Grads who could “build a start-up in their bedroom” wanted at BNP Paribas Hong Kong

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Grads who could “build a start-up in their bedroom” wanted at BNP Paribas Hong Kong

Banks in Hong Kong and Singapore are ramping up their hiring of technologists with artificial intelligence skills, but are inevitably encountering a lack of candidates who have AI experience.

BNP Paribas, though, is trying to grow its own AI talent from scratch in Asia. As part of its 2018 APAC graduate training programme, the French firm is now offering Hong Kong-based AI-focused analyst jobs.

“We’ve been training digital and tech grads for a while, but this is the first time we’re hiring grads specifically in AI development in APAC,” says Jeffrey Ng, head of fast IT in BNP’s digital and innovation office in Hong Kong, without providing a headcount number.

The new hiring drive, however, puts BNP in competition with big technology companies and start-ups, which are also recruiting grads for AI roles. “It can be challenging to find grads here because traditionally Hong Kong was a sales centre for tech companies, not a development hub, so technology hasn’t been such a popular choice at university,” he says. “But that’s now changing.”

Tech giants like Google and Alibaba also have a slightly different focus to their AI hiring, adds Ng. “A lot of their university recruits have got PhDs and are already cutting-edge AI experts. Their main emphasis is on a single technology skill area, whereas we want grads to have broader technical skills and also have business acumen – people who might otherwise be trying to build a start-up in their bedroom.”

AI experts in banking cannot just be “brilliant programmers”; they must understand customer problems and come up with “real-life business solutions”, says Ng. This demands a trait often absent from both junior and senior technologists: a genuine passion for the finance industry.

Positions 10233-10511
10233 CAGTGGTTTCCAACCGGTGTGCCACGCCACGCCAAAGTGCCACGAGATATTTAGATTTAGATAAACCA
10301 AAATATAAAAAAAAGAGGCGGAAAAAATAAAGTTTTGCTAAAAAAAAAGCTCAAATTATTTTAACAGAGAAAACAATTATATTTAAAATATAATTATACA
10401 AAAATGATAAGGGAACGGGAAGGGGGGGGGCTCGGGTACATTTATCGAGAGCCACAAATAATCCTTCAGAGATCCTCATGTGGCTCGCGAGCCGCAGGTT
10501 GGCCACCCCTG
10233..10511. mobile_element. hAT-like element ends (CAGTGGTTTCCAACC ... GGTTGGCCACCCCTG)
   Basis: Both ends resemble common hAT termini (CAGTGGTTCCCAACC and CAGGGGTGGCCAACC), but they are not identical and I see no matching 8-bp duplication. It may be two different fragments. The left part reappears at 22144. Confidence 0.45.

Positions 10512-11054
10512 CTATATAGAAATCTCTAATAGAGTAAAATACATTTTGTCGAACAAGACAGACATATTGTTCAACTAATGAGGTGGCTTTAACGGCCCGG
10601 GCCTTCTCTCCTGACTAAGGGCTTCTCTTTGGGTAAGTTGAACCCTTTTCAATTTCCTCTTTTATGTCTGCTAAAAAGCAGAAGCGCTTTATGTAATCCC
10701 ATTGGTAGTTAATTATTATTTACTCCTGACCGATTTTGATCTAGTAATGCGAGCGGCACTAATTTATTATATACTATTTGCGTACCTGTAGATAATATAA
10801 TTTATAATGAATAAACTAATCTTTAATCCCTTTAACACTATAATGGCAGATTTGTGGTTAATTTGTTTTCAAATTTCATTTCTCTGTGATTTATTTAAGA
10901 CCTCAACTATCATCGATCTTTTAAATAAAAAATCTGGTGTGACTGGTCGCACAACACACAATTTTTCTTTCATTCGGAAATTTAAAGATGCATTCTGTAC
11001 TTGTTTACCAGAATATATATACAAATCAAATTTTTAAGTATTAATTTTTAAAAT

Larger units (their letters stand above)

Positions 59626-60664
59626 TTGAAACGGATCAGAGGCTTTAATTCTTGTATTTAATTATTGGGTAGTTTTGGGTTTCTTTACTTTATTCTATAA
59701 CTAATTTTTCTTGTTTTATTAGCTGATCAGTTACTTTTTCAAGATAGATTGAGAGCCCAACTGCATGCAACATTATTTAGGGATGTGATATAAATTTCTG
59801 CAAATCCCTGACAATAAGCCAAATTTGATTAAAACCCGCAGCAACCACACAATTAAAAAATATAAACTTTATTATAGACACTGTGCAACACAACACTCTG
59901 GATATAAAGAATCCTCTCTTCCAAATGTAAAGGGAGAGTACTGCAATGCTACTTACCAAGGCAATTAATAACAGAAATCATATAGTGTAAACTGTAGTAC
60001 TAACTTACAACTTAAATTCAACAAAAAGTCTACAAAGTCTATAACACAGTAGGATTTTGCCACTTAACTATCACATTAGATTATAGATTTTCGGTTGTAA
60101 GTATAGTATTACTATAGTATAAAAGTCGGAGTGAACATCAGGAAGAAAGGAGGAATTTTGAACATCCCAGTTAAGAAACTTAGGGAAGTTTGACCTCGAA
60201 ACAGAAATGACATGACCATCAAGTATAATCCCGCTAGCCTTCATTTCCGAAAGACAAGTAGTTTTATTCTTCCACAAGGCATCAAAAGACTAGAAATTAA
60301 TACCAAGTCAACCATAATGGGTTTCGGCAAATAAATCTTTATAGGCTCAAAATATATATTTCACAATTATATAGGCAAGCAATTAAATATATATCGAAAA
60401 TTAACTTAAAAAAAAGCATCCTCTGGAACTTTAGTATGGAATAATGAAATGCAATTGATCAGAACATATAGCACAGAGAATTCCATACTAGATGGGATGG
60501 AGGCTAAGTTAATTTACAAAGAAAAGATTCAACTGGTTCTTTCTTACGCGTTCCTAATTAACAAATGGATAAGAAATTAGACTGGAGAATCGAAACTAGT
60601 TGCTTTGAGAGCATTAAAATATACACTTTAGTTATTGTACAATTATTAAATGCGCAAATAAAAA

BNP looks favourably on applicants who have passed (or nearly passed) any level of the CFA and who have taken part in a trading or business-plan competition related to digital or AI. Those who make the cut complete a 12-month AI-focused rotation across different business units and are then assigned a team to work in full time

“When building AI, we expect our grads to become domain experts in the bank’s functional areas too,” says Ng. “We want them to learn the banking business, and enjoy working in banking.”

Grads must obviously also possess a wide range of technology skills, although some of them could come from online courses as well as their degrees. A qualification in AI or a big data engine (such as NoSQL) is a plus, as is knowledge of Python, C++, or Javascript. An understanding of blockchain ledgers (i.e Corda or Hyperledger) and programming libraries (i.e. TensorFlow, Node.js, OpenCV, NLTK) is also desirable. The list goes on.

Ng says the new recruits won’t just be supporting the experienced techies; they will be working on delivering in-house AI prototypes, proof of concepts and minimal viable products.

“A lot of banks focus their AI development on securities trading and retail banking. I want to go wider,” says Ng. “In wholesale banking, for example, there are legal and trade issues, such as document extraction, that it can help with. AI can apply to any domain in banking and tackle issues ranging from extracting useful information via linguistic processing, to onboarding, to making better use of data to understand client needs.”

Won’t AI ultimately spell the end for some banking jobs, especially those in operations? “Technology is there to make people’s lives more efficient and better. Inevitably, there will be some impact on how people work in banking and some staff may need to upskill in the future,” says Ng. “However, the net effect of AI in banking will be to make jobs more interesting by cutting out some of the repetitive and simple manual processing. Young people increasingly don’t won’t to go into mundane banking jobs, so AI will make careers in the industry more attractive.”

Image credit: BONNINSTUDIO, Getty

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